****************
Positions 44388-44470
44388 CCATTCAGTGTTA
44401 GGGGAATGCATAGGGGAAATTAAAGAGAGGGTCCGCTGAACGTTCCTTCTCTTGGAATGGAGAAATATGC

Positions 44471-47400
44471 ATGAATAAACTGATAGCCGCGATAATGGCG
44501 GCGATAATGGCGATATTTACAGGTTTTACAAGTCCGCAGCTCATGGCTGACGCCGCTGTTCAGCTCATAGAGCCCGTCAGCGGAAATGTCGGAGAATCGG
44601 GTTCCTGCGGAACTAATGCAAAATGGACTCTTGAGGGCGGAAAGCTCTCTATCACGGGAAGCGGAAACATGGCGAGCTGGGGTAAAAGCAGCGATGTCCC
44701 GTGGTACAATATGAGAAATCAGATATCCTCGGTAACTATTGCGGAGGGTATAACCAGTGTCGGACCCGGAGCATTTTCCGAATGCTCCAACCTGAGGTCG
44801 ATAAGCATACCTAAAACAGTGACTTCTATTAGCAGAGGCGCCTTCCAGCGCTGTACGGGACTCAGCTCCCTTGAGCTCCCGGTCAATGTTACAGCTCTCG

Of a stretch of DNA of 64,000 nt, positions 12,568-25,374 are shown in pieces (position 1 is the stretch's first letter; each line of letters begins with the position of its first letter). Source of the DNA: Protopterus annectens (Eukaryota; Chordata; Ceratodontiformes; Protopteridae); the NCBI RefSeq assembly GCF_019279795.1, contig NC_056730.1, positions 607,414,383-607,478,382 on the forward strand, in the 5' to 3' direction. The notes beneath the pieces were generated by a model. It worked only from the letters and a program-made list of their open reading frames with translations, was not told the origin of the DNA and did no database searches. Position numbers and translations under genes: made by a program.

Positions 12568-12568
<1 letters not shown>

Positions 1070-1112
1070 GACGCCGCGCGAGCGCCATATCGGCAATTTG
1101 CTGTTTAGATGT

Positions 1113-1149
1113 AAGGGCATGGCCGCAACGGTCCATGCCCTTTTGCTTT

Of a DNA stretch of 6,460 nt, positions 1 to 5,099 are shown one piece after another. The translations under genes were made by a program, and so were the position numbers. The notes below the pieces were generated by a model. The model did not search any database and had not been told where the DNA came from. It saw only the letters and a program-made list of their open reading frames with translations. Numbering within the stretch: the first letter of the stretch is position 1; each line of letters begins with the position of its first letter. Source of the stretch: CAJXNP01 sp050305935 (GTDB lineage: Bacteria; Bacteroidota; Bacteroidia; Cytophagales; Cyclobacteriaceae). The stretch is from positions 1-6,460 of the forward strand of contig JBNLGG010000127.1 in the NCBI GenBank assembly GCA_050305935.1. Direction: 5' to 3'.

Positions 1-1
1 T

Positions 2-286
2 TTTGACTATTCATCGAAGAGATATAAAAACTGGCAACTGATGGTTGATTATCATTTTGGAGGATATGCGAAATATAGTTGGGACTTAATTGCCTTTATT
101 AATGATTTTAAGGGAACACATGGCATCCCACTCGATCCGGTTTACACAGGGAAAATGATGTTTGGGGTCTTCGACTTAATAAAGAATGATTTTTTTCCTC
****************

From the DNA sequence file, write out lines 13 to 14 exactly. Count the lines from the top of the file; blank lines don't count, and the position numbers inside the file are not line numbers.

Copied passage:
Positions 1070-1112
1070 GACGCCGCGCGAGCGCCATATCGGCAATTTG